AgentInvesting

5 different ways to finance a deal

There's more than one avenue to make things happen
  • Your cash should have a rate of return, and leverage is there for a reason.
  • Always pay private investors back before anyone else who you might owe.
  • When you are taking a loan from a bank, you need full financials, tax returns and good credit.

There are lots of different options when it comes to financing a real estate deal. We want to run through several and let you know the pros and cons of each.

1. Cash

Most people don’t have the money to purchase a property with cash as their primary residence, so this is usually for real estate investors.

If you’re an investor and you have a lot of cash, it’s best to use it as down payments on several different properties and for gap funding or monthly payments on other money sources so that you can buy more properties. Your cash should have a rate of return, and leverage is there for a reason.

2. Banks

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Banks are the best option for primary residences, of course, as money from banks is cheap. However, they are not very flexible — when you are taking a loan from a bank, you need full financials, tax returns and good credit.

Banks don’t like to deal with investors, but they have started to more and more in the past few years.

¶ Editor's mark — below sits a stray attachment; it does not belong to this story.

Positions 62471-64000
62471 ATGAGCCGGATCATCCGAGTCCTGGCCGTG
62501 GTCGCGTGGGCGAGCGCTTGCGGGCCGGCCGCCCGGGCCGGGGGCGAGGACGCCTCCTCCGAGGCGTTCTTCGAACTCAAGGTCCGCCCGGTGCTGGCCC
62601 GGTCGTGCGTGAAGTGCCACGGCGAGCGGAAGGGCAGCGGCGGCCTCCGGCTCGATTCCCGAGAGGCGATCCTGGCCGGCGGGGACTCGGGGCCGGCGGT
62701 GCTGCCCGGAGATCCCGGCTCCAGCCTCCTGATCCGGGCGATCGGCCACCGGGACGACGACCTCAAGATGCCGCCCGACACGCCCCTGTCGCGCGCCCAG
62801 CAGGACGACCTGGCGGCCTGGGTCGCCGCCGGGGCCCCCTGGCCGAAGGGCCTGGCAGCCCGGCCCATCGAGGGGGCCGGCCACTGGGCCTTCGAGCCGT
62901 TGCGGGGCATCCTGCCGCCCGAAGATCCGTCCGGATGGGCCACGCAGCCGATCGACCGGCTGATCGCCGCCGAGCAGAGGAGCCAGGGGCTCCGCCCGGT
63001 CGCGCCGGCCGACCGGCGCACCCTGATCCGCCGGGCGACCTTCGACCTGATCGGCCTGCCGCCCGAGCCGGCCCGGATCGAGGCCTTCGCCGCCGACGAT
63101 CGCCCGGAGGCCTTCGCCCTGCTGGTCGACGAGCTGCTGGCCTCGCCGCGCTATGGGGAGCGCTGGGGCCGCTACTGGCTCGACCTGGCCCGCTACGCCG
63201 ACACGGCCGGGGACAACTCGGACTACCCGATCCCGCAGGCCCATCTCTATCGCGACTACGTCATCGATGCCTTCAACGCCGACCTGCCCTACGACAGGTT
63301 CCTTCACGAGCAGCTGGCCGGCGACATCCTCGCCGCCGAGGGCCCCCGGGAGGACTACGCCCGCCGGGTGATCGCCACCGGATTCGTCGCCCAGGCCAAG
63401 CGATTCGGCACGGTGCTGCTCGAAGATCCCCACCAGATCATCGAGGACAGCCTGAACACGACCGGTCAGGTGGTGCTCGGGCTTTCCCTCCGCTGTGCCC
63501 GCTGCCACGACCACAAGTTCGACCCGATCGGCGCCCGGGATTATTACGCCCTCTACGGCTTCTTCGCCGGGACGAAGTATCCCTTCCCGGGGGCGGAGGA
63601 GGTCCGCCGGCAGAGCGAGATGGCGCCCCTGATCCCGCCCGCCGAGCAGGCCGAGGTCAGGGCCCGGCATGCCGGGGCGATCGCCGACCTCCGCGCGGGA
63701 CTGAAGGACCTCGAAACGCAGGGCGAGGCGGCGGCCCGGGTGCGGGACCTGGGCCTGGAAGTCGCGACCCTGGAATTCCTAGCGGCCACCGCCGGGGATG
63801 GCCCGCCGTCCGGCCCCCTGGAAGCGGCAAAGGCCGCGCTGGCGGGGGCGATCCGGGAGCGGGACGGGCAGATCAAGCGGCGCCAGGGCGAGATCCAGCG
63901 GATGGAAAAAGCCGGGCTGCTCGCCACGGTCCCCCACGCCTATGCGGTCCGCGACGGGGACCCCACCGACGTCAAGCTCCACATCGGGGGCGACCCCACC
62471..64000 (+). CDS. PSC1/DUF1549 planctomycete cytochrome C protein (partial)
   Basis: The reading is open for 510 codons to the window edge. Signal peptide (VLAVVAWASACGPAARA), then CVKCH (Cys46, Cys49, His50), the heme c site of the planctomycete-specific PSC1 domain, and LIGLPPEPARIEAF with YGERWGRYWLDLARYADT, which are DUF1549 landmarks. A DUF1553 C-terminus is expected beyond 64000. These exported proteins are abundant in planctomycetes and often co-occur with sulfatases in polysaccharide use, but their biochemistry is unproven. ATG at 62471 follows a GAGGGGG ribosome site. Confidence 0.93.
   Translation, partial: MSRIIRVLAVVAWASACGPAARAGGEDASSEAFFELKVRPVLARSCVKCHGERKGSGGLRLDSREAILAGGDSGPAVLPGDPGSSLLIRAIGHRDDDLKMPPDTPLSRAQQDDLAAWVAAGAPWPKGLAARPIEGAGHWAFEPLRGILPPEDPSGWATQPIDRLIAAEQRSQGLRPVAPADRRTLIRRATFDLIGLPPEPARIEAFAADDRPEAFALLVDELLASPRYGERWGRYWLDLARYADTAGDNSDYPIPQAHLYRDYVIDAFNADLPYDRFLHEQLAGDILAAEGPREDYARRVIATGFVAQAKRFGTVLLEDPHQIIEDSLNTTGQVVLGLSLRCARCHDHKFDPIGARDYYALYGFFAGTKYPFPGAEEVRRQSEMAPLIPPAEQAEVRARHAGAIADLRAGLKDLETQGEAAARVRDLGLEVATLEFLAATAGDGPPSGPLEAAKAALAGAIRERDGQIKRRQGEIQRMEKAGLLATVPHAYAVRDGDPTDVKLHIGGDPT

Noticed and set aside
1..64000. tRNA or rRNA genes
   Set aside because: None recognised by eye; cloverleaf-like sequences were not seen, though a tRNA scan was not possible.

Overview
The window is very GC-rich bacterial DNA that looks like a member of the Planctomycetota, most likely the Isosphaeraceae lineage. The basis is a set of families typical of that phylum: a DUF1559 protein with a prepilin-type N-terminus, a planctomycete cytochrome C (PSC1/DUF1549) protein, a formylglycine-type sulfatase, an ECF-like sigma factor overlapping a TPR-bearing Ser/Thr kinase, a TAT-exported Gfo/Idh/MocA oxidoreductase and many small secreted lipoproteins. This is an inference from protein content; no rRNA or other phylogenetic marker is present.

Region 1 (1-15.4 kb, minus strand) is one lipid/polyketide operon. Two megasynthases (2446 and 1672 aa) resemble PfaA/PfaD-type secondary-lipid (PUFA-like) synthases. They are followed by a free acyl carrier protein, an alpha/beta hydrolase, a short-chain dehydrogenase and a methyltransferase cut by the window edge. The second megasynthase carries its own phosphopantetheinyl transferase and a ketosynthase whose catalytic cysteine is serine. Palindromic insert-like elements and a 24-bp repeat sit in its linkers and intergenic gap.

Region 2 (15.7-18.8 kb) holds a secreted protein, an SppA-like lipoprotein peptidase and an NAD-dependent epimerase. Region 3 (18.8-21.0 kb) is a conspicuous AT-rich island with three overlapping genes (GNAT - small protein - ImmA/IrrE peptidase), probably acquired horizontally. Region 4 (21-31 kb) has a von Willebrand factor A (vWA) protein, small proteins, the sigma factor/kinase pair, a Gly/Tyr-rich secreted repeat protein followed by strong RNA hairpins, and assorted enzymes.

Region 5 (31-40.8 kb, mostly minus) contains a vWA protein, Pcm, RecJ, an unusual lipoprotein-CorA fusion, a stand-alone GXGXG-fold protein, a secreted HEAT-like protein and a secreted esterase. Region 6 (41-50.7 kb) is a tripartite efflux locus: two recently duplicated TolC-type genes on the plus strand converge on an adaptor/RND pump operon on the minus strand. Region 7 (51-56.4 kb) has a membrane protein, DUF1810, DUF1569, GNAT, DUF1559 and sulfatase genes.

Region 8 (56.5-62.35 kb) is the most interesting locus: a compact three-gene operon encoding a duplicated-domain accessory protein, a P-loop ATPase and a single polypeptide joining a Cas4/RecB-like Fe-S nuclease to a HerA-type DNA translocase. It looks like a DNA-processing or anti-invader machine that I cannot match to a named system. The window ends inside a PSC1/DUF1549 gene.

3. Private investors

Private money is ideal for real estate investors, but investors are hard to find. They are most commonly used for commercial projects.

The great thing about private investors is that they are a very flexible option — you can structure your deal with them, and they can be a full partner on the project or just give you a loan.

Always pay private investors back before anyone else who you might owe.

4. Hard money

Hard money is our favorite type of financing. Hard money lenders can be called bridge lenders or private commercial lenders. It’s similar to a bank, but collateral based with high interests for short-term loans.

Most hard money lenders are flexible, very real-estate-investor friendly and know the market extremely well.

5. Creative financing

There are many types of creative financing such as subject-to financing, assumable mortgage or seller-held seconds. Creative financing can also be a hybrid of other types of financing.

Find out what else you need to know about financing the deal by watching the video below.

 

Chris Haddon is an entrepreneur based in Washington, D.C., a partner at Hard Money Bankers and a co-founder of REI360.net.

Email Chris Haddon.